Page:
Factbox: These U.S. election deniers want to run the 2024 elections in battleground states

Nov 4 (Reuters) - Republicans who back former President Donald Trump's false claim the 2020 election was stolen have become their party's nominees for secretary of state in battleground states where they can play a decisive role in choosing a U.S. president.

Should they defeat their Democratic opponents in the Nov. 8 vote, these election deniers will be in charge of elections and vote counts in the swing states of Arizona, Michigan and Nevada during the 2024 White House contest.

Democratic President Joe Biden narrowly won all three states in 2020.

Voting rights groups say the election of any of these Republican candidates threatens both the integrity of the next presidential election and U.S. democracy itself. The fear is they could help Trump, if he decides to run again, or another like-minded Republican, overturn election results in 2024.

Here are the Republican secretary of state candidates in the three states.


Finchem is a state legislator, has claimed membership in the far-right militia group the Oath Keepers, and has parroted false conspiracy theories propagated by the QAnon movement, including that leading politicians are part of a pedophile ring.

Finchem supported the "Stop the Steal" movement that falsely claimed the 2020 election was fraudulent and attended Trump's rally in Washington on Jan. 6, 2021, that preceded the violent insurrection at the U.S. Capitol. Finchem says he did not go from Trump's rally to the Capitol that day.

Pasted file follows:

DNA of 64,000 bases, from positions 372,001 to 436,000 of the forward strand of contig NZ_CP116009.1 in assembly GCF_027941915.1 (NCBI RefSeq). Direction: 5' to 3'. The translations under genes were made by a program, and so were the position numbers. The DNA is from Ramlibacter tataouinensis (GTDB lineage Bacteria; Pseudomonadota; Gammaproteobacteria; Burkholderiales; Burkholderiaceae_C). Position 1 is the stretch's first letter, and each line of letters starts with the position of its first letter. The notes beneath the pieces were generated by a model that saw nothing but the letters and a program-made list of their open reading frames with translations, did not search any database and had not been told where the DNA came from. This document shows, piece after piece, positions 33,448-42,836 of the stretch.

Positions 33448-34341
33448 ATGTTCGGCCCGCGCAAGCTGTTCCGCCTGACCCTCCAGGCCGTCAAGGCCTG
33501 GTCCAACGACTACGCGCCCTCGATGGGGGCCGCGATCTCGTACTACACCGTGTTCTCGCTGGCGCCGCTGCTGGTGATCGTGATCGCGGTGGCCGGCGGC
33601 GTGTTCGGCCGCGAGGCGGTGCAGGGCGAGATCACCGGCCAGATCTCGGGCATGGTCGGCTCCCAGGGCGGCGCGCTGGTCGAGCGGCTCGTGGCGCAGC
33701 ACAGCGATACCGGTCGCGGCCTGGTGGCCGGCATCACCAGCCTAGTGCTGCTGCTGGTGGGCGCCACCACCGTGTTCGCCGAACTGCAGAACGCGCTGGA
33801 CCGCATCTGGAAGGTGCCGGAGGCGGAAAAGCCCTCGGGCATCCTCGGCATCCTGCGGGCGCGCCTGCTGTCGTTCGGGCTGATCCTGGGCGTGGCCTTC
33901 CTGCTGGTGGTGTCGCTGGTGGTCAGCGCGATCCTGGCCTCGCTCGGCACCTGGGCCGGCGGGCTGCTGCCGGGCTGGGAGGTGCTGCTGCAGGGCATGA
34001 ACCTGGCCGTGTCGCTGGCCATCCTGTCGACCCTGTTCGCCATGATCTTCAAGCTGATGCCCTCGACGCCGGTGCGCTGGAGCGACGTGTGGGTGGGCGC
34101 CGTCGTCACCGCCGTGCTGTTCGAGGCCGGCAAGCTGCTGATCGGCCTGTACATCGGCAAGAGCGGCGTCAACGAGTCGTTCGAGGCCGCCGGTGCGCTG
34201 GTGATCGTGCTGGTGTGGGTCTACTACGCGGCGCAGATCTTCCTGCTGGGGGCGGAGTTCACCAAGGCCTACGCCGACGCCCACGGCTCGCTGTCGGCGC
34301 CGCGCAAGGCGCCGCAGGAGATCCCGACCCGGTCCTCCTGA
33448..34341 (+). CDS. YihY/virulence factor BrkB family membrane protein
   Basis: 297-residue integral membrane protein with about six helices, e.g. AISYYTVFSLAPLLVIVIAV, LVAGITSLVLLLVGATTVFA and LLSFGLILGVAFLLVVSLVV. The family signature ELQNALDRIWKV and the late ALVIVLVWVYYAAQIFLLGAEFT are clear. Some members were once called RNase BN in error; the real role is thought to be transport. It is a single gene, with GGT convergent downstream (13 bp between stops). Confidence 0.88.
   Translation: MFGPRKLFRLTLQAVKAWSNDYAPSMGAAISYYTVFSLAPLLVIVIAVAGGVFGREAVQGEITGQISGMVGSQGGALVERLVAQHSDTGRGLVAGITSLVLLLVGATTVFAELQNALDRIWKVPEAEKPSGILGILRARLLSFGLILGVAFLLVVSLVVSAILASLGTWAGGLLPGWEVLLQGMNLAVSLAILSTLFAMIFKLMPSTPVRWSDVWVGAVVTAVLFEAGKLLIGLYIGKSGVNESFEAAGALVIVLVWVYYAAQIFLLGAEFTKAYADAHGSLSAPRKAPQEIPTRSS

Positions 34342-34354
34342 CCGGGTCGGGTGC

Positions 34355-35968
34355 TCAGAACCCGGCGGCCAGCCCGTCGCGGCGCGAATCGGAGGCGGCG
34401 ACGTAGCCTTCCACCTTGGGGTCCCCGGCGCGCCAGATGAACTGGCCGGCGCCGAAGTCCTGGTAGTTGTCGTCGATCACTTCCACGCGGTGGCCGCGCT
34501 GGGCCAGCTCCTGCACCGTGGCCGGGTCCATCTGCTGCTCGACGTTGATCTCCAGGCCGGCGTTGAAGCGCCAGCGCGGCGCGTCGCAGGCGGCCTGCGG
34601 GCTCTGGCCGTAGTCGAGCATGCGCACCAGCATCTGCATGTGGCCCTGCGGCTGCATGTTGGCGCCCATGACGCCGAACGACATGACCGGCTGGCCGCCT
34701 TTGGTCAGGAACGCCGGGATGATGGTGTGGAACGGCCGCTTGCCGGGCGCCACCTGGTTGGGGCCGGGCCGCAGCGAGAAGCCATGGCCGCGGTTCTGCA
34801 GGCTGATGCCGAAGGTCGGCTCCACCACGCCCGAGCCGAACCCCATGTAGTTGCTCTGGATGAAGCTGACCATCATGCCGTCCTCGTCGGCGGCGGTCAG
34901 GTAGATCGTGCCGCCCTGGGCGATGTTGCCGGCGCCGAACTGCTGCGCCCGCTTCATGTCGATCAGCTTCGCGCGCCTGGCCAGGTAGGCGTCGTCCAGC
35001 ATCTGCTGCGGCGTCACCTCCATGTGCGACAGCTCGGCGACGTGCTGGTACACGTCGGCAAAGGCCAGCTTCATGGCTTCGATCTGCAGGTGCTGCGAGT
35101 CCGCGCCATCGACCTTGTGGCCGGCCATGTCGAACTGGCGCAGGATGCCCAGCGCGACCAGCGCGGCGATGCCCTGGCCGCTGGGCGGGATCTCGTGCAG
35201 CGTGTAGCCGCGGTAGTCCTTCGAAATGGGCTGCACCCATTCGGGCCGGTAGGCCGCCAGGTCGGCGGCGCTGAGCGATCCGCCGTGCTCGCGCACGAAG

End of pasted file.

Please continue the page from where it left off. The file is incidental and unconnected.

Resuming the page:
Finchem has said he would not have certified Biden's 2020 victory in Arizona. He supported an audit of Arizona's election results and co-sponsored a bill that would give the state's Republican-controlled legislature the power to overturn election results. After the 2020 election, he also called for the arrest of the state's Democratic secretary of state, Katie Hobbs, who is running for governor in this election.


Karamo was a little-known political figure in Michigan but soared to prominence - and onto Trump's radar - when she claimed in 2020 that she had witnessed fraud at Detroit's absentee counting board as a poll observer.

A community college professor who opposes the teaching of evolution in schools, Karamo testified before the state legislature that she had seen sacks of votes being mysteriously dropped off in the middle of the night, and that voting machines flipped votes to Biden. No evidence has ever emerged supporting those claims.


A former state assemblyman, Marchant opposed certification of Biden's win in Nevada. He was a member of Nevada's bogus alternative slate of presidential electors that sought to overturn Biden's victory in the state.

Marchant ran for the U.S. House of Representatives in 2020 but lost. He unsuccessfully sued to have that result overturned, basing his case on unsubstantiated claims of voter fraud.

Marchant is a member of the America First Secretary of State Coalition, a group supporting a slate of candidates supporting Trump's baseless claims about the 2020 election.

In Nevada, the secretary of state does not have the power to certify results but can set and enforce election rules.

Reporting by Tim Reid; editing by Ross Colvin, Howard Goller and Jonathan Oatis

Our Standards: The Thomson Reuters Trust Principles.